This time I’ll start with two seemingly similar vignettes.
1- Like many young couples immigrating to the U.S. my parents had a very hard time at first making ends meet. The question of working on shabbat was especially vexing in their case: on the one hand, the economic need was clear; on the other hand, my father grew up without any significant religious education but promised my mother that the household and family would be strictly Orthodox. It was only when I was an adult and after he passed away that my mother told me about their “solution”.
2- One day when I was ten years old, my father told me that mom was going away on a vacation to Florida for “a few weeks”. At the time, I thought it a bit strange, but 10-year-olds don’t ask too many questions (certainly not back then). Here again, it was only much, much later in life (well into my 50s) that I realized that she must have had a nervous breakdown.
What should parents tell their children? Or more to the point, what should they hold back from their progeny – if anything? Obviously, there’s a “when” question here too; you can’t tell a three-year-old what you could a teen who’s thirteen. But I’ll leave the “when” question in abeyance.
Regarding vignette #1, they decided that he would open his lingerie store on shabbat – until I was three years old, and then stop Saturday openings. Why three years old? Because that’s the age when young children begin to “follow” what’s going on around them and start asking questions – in this case, something like “why can’t I go to synagogue with dad like my friends do?” Indeed, in the Jewish tradition, 3 is considered to be the age when tots turn into cognitive children and real “education” starts. It is also the age when many traditional Jews give their sons the first haircut (similar to a tree that starts providing fruit after three years).
As to vignette #2, my mother – still alive today  at age 95 (until 120…) – had a difficult youth. Fleeing Germany by herself in 1939 at age 14 on a Nazi ship (!) going to Lisbon; a year later setting up with her mother the only kosher “pension” (bed & breakfast) for fleeing Jewish refugees, working there night and day; a year or two later moving to the island of Jamaica where the British had set up a refugee camp, and then in 1944 (age 18) relocating one again to Cuba – all that effectively eliminated any possibility for a carefree teenage life. There were other family tribulations that I won’t get into here, but in retrospect a nervous breakdown made sense – even if a decade and a half later. Amazingly, she returned quite “recuperated” and functioned fantastically for many decades thereafter.
Should I have been told at some later point about the lingerie store and shabbat? That would have defeated the very purpose of stopping the Saturday opening when I turned three. In addition, certainly until the teenage years there is little understanding of “home economics” matters, not to mention hard tradeoffs that we are sometimes forced to do in our life.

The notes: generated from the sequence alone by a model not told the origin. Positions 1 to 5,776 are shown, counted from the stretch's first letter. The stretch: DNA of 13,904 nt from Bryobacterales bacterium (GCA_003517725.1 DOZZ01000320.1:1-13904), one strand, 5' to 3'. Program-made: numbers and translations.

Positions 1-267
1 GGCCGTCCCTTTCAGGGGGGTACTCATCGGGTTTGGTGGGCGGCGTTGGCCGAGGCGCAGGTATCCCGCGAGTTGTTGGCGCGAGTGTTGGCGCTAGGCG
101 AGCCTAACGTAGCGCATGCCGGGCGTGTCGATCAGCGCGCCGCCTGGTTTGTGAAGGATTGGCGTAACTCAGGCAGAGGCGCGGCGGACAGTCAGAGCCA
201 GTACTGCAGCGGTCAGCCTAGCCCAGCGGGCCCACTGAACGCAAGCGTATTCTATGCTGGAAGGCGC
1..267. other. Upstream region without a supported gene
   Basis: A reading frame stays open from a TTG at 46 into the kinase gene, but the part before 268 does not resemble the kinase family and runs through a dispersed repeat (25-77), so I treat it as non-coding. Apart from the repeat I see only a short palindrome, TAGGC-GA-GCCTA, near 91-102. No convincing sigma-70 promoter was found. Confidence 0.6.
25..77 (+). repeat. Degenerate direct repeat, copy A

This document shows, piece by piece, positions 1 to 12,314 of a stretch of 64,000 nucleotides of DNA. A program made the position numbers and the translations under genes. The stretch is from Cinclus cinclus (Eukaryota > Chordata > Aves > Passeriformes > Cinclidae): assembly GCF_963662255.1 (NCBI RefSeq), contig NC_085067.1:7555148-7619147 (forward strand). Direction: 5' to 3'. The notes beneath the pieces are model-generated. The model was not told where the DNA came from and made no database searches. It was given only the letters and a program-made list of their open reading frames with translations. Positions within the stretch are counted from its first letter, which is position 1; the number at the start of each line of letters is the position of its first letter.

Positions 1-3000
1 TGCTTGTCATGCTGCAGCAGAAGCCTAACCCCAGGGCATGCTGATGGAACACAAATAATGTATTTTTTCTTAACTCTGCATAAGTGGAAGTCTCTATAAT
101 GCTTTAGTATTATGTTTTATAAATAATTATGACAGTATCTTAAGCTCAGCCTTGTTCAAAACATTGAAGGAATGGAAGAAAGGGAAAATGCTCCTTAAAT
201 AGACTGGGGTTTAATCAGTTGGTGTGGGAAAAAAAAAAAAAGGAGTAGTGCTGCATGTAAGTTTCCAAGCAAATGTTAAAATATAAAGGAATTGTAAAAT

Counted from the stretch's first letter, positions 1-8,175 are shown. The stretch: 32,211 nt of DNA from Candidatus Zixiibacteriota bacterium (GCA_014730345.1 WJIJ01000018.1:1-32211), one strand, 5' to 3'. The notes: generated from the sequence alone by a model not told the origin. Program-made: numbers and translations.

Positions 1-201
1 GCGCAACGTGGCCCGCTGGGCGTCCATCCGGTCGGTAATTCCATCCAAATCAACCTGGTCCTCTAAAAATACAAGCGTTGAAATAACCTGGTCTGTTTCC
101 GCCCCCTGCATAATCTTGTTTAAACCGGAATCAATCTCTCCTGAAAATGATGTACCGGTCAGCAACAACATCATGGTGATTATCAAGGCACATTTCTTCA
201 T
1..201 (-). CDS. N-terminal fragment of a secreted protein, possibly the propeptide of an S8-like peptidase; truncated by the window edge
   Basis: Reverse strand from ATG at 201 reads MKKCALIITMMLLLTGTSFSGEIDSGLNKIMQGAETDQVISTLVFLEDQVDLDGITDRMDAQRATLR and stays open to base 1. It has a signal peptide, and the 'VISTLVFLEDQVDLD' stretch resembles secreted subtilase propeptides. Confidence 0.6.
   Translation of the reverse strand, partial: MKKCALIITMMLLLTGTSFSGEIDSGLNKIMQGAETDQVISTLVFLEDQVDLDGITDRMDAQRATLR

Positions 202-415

Should my parents have told me the real reason for my mother’s “vacation”? (My brother David was only six at the time – far too young for that sort of information.) Here my answer is different: I believe they should have, considering that they knew me as quite an emotionally stable and pretty intelligent kid.
One might ask: what good would it have done? Perhaps greater consideration on my part going forward regarding my mother’s emotional state (I was as much a “fashtunkener” teenager as most). Perhaps to understand more about her past specifically, and the Holocaust period in general. And even perhaps to be a greater helping hand around the house. In retrospect, one thing is clear: had I known, I would have been even prouder of my mother for all she accomplished despite her sensitive emotional state.
This is not to say that I feel any animosity whatsoever for the fact that my parents did not tell me the truth about either situation. In most cases, parents have the right to keep certain things close to the chest – especially for pre-teenage children.
However, one has to also take something else into consideration: whether the “secret” is only hush-hush for the child in question – and public for everyone else! That’s a situation that almost demands disclosure. Hearing about the “secret” from a kid’s parents, at a level appropriate for the child’s age, is infinitely better than stumbling on it through a relative’s (or worse – a stranger’s!) slip of the tongue. In the latter case, not only is the “shock” greater, but it could theoretically impact the child’s trust in her/his parents: “If they didn’t tell me about that, what other secrets (skeletons) are there in my family’s closet?”
In short, parents have to think carefully about what they tell their children; but they equally have to consider the downside of NOT relating important family matters.